A similar percentage (93%) of business services firms say China's WTO entry is now a competitive advantage of Hong Kong for their companies, against only 83 percent of export/import firms agreeing the same. Overall, more than 89 percent of foreign firms in the city think China's WTO entry is an advantage of the SAR for their operations. Among those foreign firms, over 95 percent of British, and more than 91 percent of American, companies agree Hong Kong's locational advantage for their activities is enhanced by China's WTO entry, the highest percentages for any nationalities. The lowest levels of agreement are for Japanese firms, at 84 percent, and other (non-Japanese) Asian firms, 78 percent.
Findings are based on data from 1,045 senior managers of firms in Hong Kong and are part of an ongoing study of locational competitiveness in the Asia-Pacific due to be completed by Dr Thompson later this year. The study is the largest reported since China joined the WTO in December 2001.
Plans by financial sector firms to invest more in Hong Kong are found to link strongly with the city's boosted advantageousness resulting from China's WTO entry. Statistical analyses reveal a 35 percent correlation (25 percent is high in this type of research) between finance firms' intentions to make additional investments in the city and their regarding Hong Kong as more advantageous because of China's WTO membership.
For business services the correlation is 22 percent, and for firms on a country-of-origin basis, the correlation is highest for American firms, at 42 percent. This is followed by correlations of 41 percent for non-Japanese Asian firms, 34 percent for EU (ex-UK) firms, 32 percent for Japanese firms, and 28 percent for UK firms. For local Hong Kong firms the correlation between China's WTO entry and greater investment in the SAR is only 11 percent.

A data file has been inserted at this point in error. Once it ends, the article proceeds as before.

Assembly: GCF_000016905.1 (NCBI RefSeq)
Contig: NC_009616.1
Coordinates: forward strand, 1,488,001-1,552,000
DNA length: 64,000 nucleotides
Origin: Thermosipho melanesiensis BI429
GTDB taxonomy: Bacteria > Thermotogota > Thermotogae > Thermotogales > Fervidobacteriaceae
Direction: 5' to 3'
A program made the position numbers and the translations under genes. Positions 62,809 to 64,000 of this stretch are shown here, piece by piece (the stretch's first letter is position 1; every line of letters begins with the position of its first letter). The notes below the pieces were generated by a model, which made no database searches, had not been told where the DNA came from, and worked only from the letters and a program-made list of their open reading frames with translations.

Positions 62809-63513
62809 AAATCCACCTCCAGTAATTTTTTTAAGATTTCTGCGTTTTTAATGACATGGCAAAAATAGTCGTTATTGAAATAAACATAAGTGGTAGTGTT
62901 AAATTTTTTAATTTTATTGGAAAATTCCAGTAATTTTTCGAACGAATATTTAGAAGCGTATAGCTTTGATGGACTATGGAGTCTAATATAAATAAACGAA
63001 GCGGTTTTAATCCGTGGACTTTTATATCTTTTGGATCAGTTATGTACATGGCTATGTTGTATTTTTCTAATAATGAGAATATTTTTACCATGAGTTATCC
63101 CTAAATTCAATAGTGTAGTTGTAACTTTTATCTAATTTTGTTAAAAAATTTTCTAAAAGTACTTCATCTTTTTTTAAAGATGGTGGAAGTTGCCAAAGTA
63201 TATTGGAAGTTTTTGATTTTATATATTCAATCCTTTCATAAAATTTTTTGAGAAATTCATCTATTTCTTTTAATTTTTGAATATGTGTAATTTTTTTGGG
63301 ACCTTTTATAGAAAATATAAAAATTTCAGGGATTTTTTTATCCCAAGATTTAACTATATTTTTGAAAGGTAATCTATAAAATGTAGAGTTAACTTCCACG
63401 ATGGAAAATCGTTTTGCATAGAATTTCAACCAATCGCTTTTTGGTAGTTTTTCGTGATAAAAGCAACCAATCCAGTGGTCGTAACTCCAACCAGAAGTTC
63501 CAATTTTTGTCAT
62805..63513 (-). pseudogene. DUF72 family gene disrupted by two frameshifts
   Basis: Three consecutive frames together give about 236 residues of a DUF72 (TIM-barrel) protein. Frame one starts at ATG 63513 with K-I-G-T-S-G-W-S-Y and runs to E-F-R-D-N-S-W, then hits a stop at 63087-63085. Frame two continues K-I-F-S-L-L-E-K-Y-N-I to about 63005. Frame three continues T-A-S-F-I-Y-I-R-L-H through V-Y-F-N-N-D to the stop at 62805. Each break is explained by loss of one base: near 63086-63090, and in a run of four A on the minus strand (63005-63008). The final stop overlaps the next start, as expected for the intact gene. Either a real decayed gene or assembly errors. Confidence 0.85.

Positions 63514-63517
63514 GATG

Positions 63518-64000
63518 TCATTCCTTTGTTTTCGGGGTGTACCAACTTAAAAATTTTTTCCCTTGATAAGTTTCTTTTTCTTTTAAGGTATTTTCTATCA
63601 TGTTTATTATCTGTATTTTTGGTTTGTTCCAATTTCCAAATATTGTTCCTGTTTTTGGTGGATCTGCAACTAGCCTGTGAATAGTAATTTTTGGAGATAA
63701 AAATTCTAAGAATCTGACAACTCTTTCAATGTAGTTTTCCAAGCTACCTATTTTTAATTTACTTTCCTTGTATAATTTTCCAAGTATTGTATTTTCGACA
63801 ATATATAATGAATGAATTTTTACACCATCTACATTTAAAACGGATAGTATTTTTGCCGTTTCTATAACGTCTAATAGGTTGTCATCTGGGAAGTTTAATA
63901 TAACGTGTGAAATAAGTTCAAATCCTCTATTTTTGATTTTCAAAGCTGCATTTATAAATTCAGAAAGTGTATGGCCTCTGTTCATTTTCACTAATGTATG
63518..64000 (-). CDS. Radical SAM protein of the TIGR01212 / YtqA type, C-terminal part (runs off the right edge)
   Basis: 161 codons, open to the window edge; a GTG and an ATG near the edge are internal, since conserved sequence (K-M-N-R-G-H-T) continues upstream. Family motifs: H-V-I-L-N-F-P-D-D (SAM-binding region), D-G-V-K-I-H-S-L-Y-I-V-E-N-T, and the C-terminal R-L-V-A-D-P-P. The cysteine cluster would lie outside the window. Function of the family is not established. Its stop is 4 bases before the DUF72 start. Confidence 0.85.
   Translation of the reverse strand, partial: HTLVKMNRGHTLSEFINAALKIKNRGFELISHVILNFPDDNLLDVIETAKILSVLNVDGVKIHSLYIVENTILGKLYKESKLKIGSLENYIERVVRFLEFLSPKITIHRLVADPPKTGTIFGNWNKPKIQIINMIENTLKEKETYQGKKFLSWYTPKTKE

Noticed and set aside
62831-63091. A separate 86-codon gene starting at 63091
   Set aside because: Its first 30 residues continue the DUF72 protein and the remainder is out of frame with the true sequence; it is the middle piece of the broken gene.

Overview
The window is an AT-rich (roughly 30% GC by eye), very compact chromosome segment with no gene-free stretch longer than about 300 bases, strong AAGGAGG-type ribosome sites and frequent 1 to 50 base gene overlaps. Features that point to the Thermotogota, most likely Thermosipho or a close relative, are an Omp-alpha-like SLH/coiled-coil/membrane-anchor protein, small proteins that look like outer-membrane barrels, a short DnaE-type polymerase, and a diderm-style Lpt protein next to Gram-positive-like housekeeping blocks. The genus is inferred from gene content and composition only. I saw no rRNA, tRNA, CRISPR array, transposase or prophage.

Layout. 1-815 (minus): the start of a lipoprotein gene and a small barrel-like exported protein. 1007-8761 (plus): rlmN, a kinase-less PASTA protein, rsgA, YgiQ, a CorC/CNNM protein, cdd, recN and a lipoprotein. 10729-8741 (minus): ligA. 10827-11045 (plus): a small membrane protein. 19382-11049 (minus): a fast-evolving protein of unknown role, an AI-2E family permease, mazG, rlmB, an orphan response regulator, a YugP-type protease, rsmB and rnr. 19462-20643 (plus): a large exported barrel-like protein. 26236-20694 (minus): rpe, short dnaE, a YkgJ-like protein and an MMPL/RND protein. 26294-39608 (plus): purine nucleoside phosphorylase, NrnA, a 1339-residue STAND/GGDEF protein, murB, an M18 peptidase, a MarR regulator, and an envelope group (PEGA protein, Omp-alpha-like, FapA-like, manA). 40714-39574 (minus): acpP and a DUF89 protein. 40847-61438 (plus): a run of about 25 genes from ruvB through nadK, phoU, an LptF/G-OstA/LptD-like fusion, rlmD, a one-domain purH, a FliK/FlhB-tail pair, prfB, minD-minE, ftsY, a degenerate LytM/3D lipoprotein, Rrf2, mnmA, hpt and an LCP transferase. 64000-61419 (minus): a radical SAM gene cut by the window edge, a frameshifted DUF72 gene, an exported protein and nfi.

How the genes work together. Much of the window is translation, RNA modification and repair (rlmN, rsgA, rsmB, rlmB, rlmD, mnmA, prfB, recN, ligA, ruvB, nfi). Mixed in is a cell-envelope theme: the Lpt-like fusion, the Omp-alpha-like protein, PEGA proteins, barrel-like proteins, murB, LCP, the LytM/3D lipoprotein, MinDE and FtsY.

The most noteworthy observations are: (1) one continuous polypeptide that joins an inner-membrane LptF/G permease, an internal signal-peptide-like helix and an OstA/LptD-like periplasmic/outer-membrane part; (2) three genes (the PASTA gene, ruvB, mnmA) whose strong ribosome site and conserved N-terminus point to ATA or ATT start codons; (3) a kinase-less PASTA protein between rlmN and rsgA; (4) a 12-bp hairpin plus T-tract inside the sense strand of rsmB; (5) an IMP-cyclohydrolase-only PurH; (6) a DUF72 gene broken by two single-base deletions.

"Any lingering fears that China's WTO entry spells doom for Hong Kong as a financial services center are forcefully dispelled by these findings," commented Dr Thompson. "Of course, more business will be done in, plus go in and out of, China. But in the short-run lots of this increased activity will be coordinated from and/or pass through Hong Kong, boosting key financial and business service sectors, already the core of the SAR economy."
"Many foreign and local finance sector firms in Hong Kong will locate more activities in China, but their highest value-adding functions will remain and be expanded in the SAR, at least over the short- and medium-terms," continued Dr Thompson.
"Longer-run, however, China's WTO membership will help it to evolve a more sophisticated and competitive business environment, including a better developed, less opaque financial services infrastructure," said Dr Thompson. "With improved, transparent regulation, substantial political reform, and the dynamo of a massive domestic economy needing a full range of financial services, Shanghai could out-class Hong Kong as a finance and service hub - not tomorrow, but sooner than many currently think."
For More Details please contact:
Dr Edmund R Thompson
Graduate School of Management
Tel: (81) 977 78 1209